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By Matt Winkeljohn | The Good Word
Today, as more than 100 Yellow Jackets take the field once again to begin preparing for another season of football, a new coaching staff will be in the middle of things with a Pygmalion and Golem going to war all around them. New head coach Geoff Collins is going with the Pygs.
Times have changed.
Collins is the new head coach, having moved to The Flats from Temple after Paul Johnson retired last fall, and the new GC does some things differently than the old HC. For one thing, he’s not focused on trying to out-scheme opponents.
The goal is to outwork everybody, and to believe beyond belief.
So, if you were to look at the roster that will populate Rose Bowl Field and the Brock Football Practice Facility today at about 2 p.m. through the prism of recruiting rankings, Tech might fall short. But the Jackets are seeking to render such observations obsolete, or at least block them out.
This program may be at the top of college football world in terms of attention garnered through social media since Collins was hired in December, and every one of those posts indicated energy – most of them surrounding the offseason workout program and future recruiting. The head coach is always on the move. He’s bleeding into the team.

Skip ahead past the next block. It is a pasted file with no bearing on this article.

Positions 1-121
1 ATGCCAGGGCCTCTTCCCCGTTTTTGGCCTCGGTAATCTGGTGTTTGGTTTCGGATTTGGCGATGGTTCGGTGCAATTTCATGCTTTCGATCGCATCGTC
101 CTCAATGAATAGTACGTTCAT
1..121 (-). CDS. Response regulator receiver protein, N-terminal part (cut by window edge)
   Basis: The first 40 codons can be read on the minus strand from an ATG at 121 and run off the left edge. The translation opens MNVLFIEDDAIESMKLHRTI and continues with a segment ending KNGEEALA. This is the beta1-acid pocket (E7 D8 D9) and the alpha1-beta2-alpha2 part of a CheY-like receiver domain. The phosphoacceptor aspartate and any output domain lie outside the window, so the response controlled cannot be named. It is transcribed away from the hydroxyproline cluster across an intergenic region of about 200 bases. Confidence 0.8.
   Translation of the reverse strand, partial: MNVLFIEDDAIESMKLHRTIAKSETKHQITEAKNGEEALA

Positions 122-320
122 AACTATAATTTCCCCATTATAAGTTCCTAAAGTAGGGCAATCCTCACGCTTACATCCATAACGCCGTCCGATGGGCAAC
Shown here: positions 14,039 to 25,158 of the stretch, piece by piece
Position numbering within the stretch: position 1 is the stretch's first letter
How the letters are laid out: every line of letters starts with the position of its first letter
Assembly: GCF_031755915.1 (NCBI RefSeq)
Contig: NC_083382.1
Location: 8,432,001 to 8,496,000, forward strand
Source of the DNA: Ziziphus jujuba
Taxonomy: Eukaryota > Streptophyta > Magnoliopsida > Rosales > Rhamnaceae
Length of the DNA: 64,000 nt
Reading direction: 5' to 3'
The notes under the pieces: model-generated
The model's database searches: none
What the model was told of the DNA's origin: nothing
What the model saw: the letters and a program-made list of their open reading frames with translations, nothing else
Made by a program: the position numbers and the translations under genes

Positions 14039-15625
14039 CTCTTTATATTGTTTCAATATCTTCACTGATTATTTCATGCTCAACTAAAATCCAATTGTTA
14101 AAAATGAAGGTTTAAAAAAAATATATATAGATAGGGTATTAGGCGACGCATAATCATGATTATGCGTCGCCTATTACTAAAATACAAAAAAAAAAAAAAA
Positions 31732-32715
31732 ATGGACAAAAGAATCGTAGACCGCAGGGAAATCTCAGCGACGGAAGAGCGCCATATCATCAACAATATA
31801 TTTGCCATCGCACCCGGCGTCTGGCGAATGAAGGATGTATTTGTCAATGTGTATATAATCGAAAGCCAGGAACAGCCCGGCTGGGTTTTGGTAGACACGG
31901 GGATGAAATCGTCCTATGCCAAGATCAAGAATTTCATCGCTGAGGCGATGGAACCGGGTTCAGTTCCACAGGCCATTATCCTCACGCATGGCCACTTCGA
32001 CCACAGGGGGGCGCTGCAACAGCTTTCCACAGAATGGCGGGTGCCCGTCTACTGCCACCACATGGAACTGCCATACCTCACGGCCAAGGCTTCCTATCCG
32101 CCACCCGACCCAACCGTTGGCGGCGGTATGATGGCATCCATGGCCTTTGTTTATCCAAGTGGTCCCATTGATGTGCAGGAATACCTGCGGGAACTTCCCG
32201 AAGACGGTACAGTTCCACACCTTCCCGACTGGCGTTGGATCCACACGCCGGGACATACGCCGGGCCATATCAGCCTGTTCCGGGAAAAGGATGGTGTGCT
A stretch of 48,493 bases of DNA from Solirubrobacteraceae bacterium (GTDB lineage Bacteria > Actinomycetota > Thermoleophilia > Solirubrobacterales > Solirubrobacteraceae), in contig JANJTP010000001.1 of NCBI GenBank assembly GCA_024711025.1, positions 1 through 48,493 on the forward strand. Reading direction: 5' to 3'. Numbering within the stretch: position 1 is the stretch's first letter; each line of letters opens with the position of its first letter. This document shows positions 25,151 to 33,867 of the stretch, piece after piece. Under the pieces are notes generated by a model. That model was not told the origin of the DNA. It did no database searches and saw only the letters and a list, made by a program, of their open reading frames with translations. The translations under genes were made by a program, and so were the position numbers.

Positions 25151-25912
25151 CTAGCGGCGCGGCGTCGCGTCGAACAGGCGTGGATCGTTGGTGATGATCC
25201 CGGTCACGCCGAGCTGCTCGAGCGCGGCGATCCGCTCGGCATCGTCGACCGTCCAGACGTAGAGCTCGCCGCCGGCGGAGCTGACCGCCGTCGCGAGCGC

And that’s where the transformation of the Jackets can best be found.
This is a think-it-into-reality program.
“One way [Collins] teaches is the Pygmalion Effect; he’s the Greek dude who made a statue and fell in love with the statue. Eventually, what you believe and what you’re trying to display, you eventually become,” said defensive coordinator/linebackers coach Andrew Thacker (below). “We teach and coach from a Pygmalion perspective of being relentlessly positive.
“That doesn’t exclude constructive criticism, but we’re trying to be positive and build up [players’] confidence so they become that.”
In other words, believe in what you want to become.
The opposite of the Pygmalion Effect is the Golem effect, which is about falling into the trap of what others believe you to be. Collins, who coached at Tech twice before – first as a graduate assistant and assistant coach under Georgia O’Leary, and then as director of player personnel to Chan Gailey – is not going anywhere near that.
“Expectations are to get better every day. I’m just blessed to inherit a group of young men that embrace everything we do,” he said at the ACC Football Kickoff two weeks ago. “I’m not worried about outside expectations.”
So, for all the questions about what the Tech offense will look like relative to its predecessor (a lot different at first glance, yet more similar than you’d think in concept), these Jackets will seek to be different through mindset rather than checklist manpower.
Collins is undeniably a bullhorn, and he believes strongly in collective energy. He and the Tech football staff preach endlessly about being the best you can be by loving what you’re doing and who you’re doing it with.
“The first team meeting we had . . . he was all this energy,” said now-junior linebacker David Curry (below), who was recently granted an extra year of eligibility by the NCAA. “And he said, ‘By the way, this is the most dull you’ll see me.’ He’s running around, bumping chests with everybody.”